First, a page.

- in my case […] definitely not a heavy oriental..it’s a beautiful wisp of a scent! The spices are very subdued, it’s a warm floral with a clean skin musk peeking out from under, thoroughly wearable. Not sweet at all nor old fashioned- very well blended as someone else mentioned.
- 1826 starts quite heavy and spicy, reminds me of Ambre Sultan at this stage. But it only lasts a few minutes. [¶] Then it becomes more and more milky and vanillic, sweet, but stays transparent all the time. I think I smell something similar as in Clinique Simply – a bright accord of anise, which is not listed in any of them. It gives this fragrance a pale, lunar light. [¶] It’s so well blended … Absolutely nothing stands out. One light accord of patchouli, white flowers, amber, vanilla … [¶] Recently I’ve been so bored with spices and flowers shouting at me from almost every composition out there… [¶] And when 1826 touched my skin I felt like in a scented heaven. A Zen-like scent. Modest and modern at the same time.Sounds perfect? Yes, but it has 2 very serious drawbacks.
One: there’s almost no sillage! A true skin scent. I literally have to put my nose onto my wrist to smell it. You really have to use a lot, and still only YOU will be able to smell it … Pity, considering how beautiful it is and that I’d love to share its beauty with someone around …
Two: No lasting power! After 2 hours there’s no trail of it.
Well, I rather agree with him or her on 1826’s lack of body, not to mention the incredibly weak sillage, no matter how much you apply.
In terms of other assessments, male commentators find 1826 to be very unisex, while one woman (who clearly doesn’t like patchouli in general) found the perfume to be too masculine for her tastes. One poster thought 1826 was too earthy, another compared it to “cotton candy” mixed with a “vanilla milkshake,” while a third found the perfume “too powdery” with a soapy undertone. I can definitely understand a number of those assessments, especially the milkshake, though I think it would be a vanilla-cocoa-patchouli one that is only present for the first half of 1826’s life. As a whole, though, the general consensus on 1826 seems to be that it is not a patchouli bomb but, rather, “a very pleasant patchouli/vanilla/creamy white flowers mix with a hint of cinnamon, spice and powder.” I think that’s quite an accurate nutshell summation, even if the creaminess that I personally encountered wasn’t at all floral in nature.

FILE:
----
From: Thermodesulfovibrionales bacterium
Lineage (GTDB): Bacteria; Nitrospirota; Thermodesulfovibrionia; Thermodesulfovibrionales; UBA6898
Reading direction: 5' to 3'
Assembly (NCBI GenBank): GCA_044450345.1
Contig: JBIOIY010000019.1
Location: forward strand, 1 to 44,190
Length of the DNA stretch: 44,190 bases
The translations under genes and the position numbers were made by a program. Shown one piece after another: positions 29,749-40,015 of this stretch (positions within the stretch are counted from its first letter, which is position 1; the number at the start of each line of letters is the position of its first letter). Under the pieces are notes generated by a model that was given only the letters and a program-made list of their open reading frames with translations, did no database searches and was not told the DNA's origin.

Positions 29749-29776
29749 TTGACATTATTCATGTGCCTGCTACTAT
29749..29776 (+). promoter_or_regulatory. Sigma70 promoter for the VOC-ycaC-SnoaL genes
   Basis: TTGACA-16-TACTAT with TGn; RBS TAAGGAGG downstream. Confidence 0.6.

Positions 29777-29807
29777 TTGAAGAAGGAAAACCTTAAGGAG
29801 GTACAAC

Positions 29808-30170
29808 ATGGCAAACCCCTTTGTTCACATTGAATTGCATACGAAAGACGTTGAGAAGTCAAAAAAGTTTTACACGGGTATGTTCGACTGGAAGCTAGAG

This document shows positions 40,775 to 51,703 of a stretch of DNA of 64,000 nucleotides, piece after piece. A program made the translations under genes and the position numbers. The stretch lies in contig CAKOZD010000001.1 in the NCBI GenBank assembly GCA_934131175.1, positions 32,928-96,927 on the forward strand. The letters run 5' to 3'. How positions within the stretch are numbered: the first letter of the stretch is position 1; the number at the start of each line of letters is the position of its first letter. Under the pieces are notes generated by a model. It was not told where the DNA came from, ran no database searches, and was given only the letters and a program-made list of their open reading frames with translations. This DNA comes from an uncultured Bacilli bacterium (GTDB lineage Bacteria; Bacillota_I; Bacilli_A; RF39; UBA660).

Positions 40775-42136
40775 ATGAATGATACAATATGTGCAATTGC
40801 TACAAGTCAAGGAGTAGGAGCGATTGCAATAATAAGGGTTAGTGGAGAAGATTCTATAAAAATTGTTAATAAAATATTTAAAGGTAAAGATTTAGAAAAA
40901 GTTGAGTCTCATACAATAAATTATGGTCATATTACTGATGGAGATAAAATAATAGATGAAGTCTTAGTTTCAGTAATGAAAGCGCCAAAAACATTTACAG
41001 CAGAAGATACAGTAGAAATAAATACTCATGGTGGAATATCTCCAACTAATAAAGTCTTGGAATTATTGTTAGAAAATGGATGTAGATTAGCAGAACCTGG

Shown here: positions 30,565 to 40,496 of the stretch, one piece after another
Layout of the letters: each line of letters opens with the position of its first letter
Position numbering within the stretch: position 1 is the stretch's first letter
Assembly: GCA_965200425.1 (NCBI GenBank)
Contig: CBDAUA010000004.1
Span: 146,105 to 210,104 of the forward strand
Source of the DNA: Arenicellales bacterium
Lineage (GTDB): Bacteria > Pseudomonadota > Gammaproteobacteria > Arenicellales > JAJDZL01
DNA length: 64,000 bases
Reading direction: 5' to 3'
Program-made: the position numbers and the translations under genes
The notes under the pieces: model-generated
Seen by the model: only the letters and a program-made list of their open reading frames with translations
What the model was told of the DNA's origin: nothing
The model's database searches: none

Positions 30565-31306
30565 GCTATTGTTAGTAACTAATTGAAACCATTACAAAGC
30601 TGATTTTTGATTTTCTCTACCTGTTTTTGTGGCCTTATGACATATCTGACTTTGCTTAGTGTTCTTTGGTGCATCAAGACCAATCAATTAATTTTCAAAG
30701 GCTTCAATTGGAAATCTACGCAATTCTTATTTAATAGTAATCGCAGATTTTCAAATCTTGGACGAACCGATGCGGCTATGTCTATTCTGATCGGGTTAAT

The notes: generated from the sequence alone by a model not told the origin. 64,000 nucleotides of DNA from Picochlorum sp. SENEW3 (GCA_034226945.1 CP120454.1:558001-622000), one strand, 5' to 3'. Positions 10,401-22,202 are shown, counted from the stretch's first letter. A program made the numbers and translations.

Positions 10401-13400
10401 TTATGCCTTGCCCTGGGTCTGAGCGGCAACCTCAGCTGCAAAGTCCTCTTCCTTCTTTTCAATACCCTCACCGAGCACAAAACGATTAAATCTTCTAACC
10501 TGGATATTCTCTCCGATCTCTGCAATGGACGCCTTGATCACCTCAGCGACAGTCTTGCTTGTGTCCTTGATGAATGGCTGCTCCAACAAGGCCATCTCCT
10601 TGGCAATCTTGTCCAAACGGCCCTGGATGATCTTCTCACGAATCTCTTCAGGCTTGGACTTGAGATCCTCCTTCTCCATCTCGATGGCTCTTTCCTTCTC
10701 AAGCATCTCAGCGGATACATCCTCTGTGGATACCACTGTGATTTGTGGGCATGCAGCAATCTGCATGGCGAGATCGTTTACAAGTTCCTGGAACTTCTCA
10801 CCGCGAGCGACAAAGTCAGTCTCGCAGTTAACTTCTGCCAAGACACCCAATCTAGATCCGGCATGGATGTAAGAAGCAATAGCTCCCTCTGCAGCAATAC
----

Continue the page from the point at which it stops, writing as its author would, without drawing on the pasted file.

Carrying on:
I enjoyed parts of 1826 Eugénie de Montijo in its opening phase, but I find it hard to summon up a lot of enthusiasm for the scent as a whole. The clean, white musk simply ruined it for me, as did the problematic sillage and the banal drydown. On the other hand, the perfume is easy to wear, and those who enjoy lightly sweetened, milky, fuzzy, Le Labo type of scents may enjoy 1826’s approachability. It is definitely unisex, in my opinion; as one male Fragrantica poster noted, the perfume is actually more unisex than the 1969 fragrance that Histoires de Parfum categorizes as such. Obviously, you have to like patchouli to enjoy 1826, but you also have to enjoy some powderiness as well, in my opinion. So, if a milky, creamy, vanillic, slightly powdered patchouli scent with great sheerness, softness, and discreetness sounds like your cup of tea, then give 1826 a sniff.